IT’S HARD in some ways to believe, but barely a month has passed since Kevin Rudd “resumed” the ALP leadership — and the Prime Ministership — in a desperate roll of the dice by Labor MPs to stave off electoral Armageddon under Julia Gillard. Has the move worked, and will it prove worth it?
A few weeks prior to the leadership coup that deposed the hopeless, hapless Gillard, I wrote an article in this column for a little crystal ball gazing on what would likely ensue if Rudd restored to the job he craves and prizes like nothing else: the Prime Ministership.
The article can be accessed here for those who either haven’t read it, or want to keep score.
I’ve reviewed it as well this morning and I have to say my broad view is that nothing has changed, and that I see very little to revise the calls I made in that opinion piece.
Certainly, the immediate and steep spike in the ALP’s opinion numbers has materialised, bang on cue; I don’t think there is anyone who denies that at this precise moment any federal election held over the coming weekend would be too close to confidently call.
But that’s the point: it won’t be held this weekend.
And I think therein lies perhaps the single greatest mistake Rudd has made thus far, although there have been others that we will come back to.
Shortly after his return, I wrote that Rudd should have had written advice to the Governor-General advising a dissolution of Parliament and a 3 August election with him the day he went to Yarralumla House to be sworn back in as Prime Ministership.
I felt — and I still do — that the longer Rudd left it until polling day, the slimmer his already poor prospects of re-election would be, as the “honeymoon” effect wore off and people began to remember what he was really like by the time he was dumped for Gillard.
The exodus of a bevy of ministers from the government was expected; Rudd handled this well by waiting until the flow of resignations had ended. The calibre of some of the replacements is dubious in the extreme, but I’ve resisted the temptation to start ripping into people either too inexperienced or too inept to perform in high office simply because I don’t expect them to hold those offices — or government — by year’s end.
So in that sense, the quitting ministers probably haven’t hurt Rudd in the way that I thought they might.
The delay of an election beyond 3 August, however, is another matter.
Just as the polls have rocketed Labor’s way, in relative terms, they have also now plateaued; a point the difference either way from now onwards will leave the current situation — averaged across the reputable polls as a 51-49 lead to the Coalition after preferences — more or less unchanged.
I think Rudd has been very poorly advised (sorry Bruce); not only is 3 August gone but by the end of the day today so too will be every other available date for an August election.
It makes polling day six weeks away at least.
The problem here is that the longer Rudd is off the leash and out and about, the greater his propensity to hurt himself and — in the process — the ALP generally.
His announcement of changes to the way Labor is to select its federal parliamentary leaders would be laughable under ordinary circumstances; those who know the beast well also know such proposals must first make it through an ALP National Conference (where unions have 50% of the votes) before they are adopted.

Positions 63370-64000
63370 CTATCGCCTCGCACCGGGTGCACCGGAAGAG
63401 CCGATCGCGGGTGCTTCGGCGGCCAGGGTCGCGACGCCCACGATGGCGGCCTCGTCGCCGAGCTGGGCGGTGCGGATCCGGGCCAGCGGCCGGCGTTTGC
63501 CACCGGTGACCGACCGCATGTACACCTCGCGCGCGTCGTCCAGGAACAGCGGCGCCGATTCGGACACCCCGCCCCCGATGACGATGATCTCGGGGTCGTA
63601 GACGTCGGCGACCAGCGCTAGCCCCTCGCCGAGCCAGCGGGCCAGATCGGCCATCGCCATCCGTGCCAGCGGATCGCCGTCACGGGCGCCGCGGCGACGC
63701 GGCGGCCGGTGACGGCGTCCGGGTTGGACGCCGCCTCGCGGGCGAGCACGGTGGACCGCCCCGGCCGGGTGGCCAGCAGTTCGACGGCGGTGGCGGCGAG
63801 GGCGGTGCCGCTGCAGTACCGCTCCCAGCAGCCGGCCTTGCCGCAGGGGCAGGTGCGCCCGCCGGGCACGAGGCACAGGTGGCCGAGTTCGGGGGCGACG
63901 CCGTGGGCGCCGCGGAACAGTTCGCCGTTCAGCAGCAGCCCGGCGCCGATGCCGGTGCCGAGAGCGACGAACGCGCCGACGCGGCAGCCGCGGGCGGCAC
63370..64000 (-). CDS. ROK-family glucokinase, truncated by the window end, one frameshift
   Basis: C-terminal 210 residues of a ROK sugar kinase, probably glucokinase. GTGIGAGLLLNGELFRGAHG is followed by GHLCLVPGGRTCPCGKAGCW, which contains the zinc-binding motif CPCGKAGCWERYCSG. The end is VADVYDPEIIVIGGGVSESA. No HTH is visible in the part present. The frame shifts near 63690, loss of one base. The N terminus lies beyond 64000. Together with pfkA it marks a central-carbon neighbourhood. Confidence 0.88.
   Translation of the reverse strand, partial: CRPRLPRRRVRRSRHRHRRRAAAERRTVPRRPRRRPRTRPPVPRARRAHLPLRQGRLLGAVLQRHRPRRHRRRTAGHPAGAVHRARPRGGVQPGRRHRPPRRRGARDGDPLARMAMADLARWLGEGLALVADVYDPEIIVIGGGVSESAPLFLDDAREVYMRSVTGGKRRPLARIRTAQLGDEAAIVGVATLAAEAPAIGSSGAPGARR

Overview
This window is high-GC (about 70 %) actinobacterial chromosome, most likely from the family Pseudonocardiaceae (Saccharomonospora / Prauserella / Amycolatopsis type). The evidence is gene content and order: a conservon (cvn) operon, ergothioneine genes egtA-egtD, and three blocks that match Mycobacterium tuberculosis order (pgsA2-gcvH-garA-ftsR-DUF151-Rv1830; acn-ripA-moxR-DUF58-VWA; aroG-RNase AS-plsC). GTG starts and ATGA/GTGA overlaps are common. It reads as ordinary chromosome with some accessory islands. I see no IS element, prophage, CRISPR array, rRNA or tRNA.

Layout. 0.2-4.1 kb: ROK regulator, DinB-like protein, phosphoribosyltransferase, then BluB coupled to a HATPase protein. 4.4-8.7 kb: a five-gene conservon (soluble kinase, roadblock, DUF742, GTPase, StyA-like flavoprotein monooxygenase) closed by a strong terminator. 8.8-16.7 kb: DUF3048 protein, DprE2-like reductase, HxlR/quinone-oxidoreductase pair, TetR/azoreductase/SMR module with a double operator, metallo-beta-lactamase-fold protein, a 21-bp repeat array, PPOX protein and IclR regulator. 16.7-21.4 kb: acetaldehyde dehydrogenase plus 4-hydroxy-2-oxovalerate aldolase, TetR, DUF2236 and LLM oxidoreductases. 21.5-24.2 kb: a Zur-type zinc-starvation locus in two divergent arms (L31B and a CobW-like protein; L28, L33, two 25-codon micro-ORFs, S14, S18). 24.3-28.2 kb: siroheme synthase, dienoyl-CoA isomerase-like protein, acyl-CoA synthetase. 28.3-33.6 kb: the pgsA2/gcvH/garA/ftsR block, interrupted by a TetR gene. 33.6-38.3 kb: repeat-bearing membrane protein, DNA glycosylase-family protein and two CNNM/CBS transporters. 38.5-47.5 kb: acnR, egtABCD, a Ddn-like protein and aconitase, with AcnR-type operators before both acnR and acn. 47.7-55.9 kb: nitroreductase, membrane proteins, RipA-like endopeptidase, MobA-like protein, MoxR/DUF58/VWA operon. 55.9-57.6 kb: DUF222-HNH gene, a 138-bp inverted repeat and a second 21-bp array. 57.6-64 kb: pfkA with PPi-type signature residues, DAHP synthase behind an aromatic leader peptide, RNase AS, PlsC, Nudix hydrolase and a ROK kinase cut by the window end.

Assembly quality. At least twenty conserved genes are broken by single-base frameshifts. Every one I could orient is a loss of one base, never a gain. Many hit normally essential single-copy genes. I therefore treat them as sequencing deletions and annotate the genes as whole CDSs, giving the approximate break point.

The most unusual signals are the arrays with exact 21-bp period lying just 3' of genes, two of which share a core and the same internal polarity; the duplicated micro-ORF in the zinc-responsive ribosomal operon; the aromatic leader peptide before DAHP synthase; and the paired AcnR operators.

An election win makes no guarantee the changes Rudd proposes will ever occur; we will come back to this point a little later on.
The thing is, though, that the Rudd pitch on these matters was aimed squarely at those voters who polls say like Rudd personally but were ready to desert the ALP in historic and record numbers, and who know little or nothing of the ALP and the way its internal machinations work.
(For the record, the next ALP National Conference isn’t due until almost a year after the election, and there is no precedent for holding one in the meantime).
It was an exercise in spin, and — if you like — an enterprise built on the perceived stupidity of voters, whom Rudd and his cabal gambled would have little interest in the functionalities or otherwise of the proposal, let alone the inner workings of their party.
But this paled in comparison to the grandiose announcement that he would “axe” the carbon tax, an initiative that provided the first real glimpse of an unchanged Rudd who has learnt nothing from his failed stint as PM between 2007 and 2010.
Supposedly paid for by a crackdown on the Fringe Benefits Tax treatment of passenger vehicles, the direct consequence of the announcement was to inflict a killer hit on the motor vehicle leasing industry, and one which may yet reverberate in the direction of car manufacturers, driving them out of business and shutting down the industry as a whole.
To this end, Holden will get the $200 million it is seeking to keep it here until 2022; Rudd’s government has no political alternative to paying it in light of the FBT fiasco.
But this should not be in any way interpreted as a guarantee: only last year, Holden extracted $275 million from the government under Gillard as a “guarantee” it would continue to build cars in Australia until 2022 — the same timeframe attached to the latest handout it is seeking for mostly the same reasons.
And on the issue of cheaper energy bills for consumers, Rudd repeatedly proved unable yesterday in an interview with Andrew Bolt to guarantee that if the European carbon price — to which Australia’s Emissions Trading Scheme is to be linked — rose steeply, Australian consumers would not be far worse off.